If you’ve ever pulled off the highway to read a snippet of history on a Nevada-shaped sign, you owe a debt of gratitude to one Wilbur Wieprecht.
During his 17-year career with the state, Wieprecht personally oversaw the addition of more than 200 of Nevada’s 269 historical markers, from Fort McDermitt on the Oregon border to the Von Schmidt State Boundary Monument at the state’s southern tip.
Wieprecht died Thursday in Carson City at the age of 89.
“He made a profound contribution to this state, to heritage tourism, and that won’t be forgotten very easily,” said State Historic Preservation Officer Ron James.
Wieprecht was born May 26, 1918, in Portland, Ore. After serving in the Army and surviving Battle of the Bulge, he spent 20 years with the Oregon State Park system.
He moved to Carson City and went to work for the state in 1965, the year after the Legislature created the historical marker program as part of Nevada’s centennial celebration.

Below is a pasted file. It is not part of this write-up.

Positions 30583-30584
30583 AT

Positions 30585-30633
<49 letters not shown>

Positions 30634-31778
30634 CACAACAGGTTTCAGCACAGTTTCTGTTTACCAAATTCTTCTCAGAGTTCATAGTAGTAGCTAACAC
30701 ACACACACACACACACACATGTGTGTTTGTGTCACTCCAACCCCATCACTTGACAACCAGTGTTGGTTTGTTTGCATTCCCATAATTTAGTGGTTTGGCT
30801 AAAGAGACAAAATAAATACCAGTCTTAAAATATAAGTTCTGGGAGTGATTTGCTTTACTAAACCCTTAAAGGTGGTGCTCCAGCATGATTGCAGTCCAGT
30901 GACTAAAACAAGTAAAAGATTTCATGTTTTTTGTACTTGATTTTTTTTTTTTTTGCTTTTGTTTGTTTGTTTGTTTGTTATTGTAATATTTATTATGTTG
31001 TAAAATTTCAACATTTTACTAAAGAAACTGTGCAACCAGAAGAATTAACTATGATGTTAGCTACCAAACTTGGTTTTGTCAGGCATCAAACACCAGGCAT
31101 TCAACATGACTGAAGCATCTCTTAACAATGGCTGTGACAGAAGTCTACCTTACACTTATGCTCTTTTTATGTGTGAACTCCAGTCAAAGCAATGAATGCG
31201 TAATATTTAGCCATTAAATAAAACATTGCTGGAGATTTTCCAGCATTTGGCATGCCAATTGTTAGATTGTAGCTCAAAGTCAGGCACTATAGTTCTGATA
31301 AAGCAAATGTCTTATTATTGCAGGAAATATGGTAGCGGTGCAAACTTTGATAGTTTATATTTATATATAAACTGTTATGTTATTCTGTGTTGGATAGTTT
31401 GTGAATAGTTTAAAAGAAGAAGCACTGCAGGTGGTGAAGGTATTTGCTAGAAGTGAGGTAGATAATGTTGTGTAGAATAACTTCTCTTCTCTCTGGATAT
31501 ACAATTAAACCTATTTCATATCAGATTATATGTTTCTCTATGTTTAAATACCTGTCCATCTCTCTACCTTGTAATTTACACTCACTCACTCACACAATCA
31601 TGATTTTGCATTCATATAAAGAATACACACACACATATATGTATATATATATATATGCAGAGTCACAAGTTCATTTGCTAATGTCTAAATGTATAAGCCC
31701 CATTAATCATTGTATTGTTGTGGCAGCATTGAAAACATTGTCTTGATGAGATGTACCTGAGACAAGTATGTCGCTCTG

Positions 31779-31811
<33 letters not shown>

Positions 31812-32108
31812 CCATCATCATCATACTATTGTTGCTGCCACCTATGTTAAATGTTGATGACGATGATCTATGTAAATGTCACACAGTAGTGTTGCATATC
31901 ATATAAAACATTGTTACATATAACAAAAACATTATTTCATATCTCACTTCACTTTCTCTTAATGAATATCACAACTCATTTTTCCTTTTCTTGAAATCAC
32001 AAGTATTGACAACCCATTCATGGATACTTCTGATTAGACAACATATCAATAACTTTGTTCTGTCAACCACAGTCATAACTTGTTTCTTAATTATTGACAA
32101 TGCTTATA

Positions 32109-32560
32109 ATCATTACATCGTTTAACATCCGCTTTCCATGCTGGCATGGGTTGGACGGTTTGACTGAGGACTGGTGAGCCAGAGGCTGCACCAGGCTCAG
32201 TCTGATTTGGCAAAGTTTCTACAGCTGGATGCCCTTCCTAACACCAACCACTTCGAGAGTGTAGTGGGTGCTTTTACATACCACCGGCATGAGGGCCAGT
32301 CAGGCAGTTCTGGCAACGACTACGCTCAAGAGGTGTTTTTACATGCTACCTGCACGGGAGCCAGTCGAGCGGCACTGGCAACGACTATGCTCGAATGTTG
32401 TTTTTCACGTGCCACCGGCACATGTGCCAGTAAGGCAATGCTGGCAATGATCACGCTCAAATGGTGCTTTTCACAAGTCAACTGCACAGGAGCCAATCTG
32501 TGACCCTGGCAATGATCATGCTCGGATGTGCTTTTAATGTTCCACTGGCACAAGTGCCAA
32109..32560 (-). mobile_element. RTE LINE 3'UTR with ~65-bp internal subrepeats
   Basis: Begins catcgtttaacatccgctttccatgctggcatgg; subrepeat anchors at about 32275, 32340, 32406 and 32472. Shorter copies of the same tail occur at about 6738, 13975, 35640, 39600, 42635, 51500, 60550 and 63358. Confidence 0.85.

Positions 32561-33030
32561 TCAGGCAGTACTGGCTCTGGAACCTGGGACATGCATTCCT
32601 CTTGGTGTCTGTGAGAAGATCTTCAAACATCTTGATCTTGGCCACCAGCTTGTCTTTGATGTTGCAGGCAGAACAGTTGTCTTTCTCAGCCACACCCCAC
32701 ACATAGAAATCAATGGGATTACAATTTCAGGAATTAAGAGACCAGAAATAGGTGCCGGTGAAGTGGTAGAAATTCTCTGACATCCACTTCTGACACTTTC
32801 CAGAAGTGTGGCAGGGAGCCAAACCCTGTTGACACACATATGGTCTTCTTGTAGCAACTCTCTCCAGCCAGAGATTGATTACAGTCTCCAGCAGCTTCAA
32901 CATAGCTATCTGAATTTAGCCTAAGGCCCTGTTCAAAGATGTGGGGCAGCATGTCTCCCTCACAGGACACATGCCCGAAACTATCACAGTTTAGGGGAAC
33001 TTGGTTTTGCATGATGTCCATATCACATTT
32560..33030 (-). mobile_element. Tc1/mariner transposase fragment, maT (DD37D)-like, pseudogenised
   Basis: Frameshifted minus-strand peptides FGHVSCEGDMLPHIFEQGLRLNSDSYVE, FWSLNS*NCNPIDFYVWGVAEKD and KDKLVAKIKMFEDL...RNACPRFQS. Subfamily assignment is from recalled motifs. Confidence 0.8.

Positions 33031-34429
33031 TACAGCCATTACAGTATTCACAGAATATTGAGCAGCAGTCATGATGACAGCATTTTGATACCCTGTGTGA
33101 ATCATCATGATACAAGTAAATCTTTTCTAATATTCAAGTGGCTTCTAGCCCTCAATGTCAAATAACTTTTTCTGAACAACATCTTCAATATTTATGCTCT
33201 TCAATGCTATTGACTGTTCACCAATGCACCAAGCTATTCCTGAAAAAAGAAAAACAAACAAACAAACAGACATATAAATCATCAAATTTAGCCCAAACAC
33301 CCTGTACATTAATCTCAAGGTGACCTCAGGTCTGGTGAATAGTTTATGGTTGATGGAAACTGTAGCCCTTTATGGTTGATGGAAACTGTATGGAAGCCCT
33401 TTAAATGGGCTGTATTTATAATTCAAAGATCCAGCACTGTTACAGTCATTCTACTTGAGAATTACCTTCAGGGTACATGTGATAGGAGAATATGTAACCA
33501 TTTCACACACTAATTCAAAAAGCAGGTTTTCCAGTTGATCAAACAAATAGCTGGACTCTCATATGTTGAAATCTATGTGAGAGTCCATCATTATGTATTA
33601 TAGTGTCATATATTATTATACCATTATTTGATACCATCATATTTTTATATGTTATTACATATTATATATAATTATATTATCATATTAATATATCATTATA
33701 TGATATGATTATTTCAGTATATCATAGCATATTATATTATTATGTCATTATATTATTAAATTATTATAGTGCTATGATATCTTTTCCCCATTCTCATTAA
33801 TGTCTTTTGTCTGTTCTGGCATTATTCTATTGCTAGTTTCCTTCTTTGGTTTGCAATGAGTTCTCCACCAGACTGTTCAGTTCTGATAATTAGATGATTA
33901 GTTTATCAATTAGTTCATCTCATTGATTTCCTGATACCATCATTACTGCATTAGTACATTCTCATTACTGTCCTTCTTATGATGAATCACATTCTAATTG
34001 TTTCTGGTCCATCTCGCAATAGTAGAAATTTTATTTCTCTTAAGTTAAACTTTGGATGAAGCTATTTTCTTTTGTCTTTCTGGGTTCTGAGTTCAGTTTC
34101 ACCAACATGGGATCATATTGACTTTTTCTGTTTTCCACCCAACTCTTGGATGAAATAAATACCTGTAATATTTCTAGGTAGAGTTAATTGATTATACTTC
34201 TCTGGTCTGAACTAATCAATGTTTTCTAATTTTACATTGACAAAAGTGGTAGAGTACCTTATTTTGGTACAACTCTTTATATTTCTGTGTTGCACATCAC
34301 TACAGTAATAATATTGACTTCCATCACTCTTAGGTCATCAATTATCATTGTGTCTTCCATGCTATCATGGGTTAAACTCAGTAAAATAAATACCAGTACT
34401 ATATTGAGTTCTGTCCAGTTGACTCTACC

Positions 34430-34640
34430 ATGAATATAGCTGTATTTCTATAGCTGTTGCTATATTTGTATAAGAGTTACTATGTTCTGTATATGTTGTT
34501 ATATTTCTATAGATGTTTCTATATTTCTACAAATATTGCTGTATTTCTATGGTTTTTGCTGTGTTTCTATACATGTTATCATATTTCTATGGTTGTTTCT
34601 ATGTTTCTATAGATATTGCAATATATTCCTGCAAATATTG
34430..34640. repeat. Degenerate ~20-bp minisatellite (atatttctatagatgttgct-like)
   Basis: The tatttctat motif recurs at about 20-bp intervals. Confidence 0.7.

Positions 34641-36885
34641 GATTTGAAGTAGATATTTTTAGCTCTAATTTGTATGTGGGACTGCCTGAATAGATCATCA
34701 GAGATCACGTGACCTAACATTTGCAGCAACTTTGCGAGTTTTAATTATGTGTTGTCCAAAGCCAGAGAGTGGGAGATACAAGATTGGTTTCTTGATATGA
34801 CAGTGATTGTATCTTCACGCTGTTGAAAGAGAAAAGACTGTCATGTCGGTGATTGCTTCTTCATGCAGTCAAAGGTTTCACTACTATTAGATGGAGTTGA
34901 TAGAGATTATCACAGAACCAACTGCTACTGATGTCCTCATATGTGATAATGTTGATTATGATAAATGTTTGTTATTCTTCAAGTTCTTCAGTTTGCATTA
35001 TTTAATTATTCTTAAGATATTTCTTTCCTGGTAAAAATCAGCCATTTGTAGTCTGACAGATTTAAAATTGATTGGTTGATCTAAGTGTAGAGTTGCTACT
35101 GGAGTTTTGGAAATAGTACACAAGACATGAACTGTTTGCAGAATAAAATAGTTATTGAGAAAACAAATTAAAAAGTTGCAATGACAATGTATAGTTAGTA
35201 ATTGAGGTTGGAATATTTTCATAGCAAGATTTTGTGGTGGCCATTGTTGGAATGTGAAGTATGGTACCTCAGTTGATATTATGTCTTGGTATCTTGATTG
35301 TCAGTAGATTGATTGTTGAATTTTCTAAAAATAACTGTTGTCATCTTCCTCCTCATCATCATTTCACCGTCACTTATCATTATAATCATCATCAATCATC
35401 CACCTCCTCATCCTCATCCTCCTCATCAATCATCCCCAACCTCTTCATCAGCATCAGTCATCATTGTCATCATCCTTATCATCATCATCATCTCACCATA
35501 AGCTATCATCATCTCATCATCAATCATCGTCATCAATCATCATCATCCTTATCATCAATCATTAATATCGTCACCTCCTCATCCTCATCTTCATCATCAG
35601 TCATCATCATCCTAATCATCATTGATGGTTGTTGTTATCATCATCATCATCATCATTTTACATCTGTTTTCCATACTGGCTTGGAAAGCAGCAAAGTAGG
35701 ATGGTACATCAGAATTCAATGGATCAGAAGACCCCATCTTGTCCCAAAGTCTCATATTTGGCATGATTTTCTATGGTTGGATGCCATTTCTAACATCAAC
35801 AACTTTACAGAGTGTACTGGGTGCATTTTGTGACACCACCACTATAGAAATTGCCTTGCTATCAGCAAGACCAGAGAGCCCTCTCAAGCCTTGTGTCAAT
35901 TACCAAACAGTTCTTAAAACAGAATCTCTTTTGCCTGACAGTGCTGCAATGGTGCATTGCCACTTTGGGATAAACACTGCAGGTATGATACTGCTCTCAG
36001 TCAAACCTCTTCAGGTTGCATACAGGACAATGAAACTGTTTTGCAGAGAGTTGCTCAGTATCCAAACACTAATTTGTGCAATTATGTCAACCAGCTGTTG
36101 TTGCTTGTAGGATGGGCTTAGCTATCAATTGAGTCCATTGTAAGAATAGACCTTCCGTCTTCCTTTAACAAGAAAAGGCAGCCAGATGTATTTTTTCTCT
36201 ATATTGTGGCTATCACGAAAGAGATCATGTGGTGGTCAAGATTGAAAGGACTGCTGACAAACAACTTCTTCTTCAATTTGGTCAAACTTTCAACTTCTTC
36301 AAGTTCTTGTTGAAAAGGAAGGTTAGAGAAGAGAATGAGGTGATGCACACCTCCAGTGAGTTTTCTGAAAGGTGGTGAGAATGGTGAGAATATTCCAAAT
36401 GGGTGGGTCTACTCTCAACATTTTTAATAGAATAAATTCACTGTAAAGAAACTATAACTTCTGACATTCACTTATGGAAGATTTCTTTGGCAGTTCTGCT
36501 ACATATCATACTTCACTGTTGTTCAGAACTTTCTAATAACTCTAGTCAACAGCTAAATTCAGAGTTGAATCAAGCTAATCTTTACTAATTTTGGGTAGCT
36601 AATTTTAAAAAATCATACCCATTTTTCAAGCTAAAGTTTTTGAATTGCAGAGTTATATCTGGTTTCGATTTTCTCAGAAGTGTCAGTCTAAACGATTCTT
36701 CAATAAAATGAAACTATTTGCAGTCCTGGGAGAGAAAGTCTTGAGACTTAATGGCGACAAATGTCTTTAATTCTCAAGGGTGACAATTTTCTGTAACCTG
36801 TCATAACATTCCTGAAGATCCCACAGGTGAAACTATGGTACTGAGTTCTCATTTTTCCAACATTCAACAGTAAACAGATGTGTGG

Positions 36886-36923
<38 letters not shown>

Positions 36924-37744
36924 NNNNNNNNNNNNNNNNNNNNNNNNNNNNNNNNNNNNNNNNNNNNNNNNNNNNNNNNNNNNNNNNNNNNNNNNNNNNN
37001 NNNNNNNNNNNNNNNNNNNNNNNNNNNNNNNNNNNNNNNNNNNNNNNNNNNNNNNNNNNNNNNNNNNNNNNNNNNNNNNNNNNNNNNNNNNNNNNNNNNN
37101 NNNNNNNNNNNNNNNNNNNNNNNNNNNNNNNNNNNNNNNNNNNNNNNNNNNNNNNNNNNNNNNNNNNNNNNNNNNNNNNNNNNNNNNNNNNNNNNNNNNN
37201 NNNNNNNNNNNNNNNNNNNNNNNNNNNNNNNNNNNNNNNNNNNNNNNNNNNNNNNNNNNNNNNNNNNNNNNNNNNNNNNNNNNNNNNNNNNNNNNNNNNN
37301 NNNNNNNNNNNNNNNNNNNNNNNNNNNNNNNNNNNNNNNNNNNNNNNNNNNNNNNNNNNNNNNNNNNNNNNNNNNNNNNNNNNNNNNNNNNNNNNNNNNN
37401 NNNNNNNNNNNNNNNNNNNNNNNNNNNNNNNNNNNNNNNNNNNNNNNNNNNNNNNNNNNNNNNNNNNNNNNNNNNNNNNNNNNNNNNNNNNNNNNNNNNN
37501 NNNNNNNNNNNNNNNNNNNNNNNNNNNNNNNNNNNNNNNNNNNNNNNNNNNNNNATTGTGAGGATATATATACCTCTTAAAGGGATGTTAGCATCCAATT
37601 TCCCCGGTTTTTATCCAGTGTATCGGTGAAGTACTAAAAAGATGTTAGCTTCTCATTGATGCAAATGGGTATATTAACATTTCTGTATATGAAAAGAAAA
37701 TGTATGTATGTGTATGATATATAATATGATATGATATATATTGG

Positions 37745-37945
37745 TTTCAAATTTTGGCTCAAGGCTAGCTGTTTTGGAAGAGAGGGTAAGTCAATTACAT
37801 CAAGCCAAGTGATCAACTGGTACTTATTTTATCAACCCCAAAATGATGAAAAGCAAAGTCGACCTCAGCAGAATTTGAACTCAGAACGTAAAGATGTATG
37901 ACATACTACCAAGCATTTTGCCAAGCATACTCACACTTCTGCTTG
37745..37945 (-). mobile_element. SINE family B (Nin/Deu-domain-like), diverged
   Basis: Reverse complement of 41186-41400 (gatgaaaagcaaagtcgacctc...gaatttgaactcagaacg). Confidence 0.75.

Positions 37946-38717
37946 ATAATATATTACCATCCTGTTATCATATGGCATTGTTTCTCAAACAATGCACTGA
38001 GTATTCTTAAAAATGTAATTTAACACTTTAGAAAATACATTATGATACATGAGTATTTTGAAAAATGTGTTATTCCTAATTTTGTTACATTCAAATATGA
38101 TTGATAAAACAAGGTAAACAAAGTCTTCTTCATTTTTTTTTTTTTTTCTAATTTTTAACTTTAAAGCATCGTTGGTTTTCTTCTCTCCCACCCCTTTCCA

State Archivist Guy Rocha described Wieprecht as a consummate gentleman and a dogged defender of fact over fiction.
“Wil wanted to get it right,” Rocha said. “He worked very, very hard at accuracy because he believed there was an integrity to the past.”
Even after he retired in 1982, Wieprecht continued to drop by his Carson City office on a regular basis, often with a tip about a marker that had been shot up or knocked down, James said.
“I think he enjoyed it very much. He traveled all over the place. He was always looking at markers wherever he went.”
The state’s official booklet of historical markers includes a dedication to Wieprecht.
“He really is the father of the state historical marker program,” Rocha said. “Every time you see a state historical marker, think of Wil Wieprecht.”
A memorial service for Wieprecht was held Monday at the First Presbyterian Church in Carson City.
He is survived by his wife of 34 years, Celia; a son, Mark, and daughter-in-law, Molly; a brother, Harvey; two granddaughters; and a great grandson.
Donations in Wieprecht’s name can be made to the building fund of First Presbyterian Church in Carson City or to the Carson City Historical Society.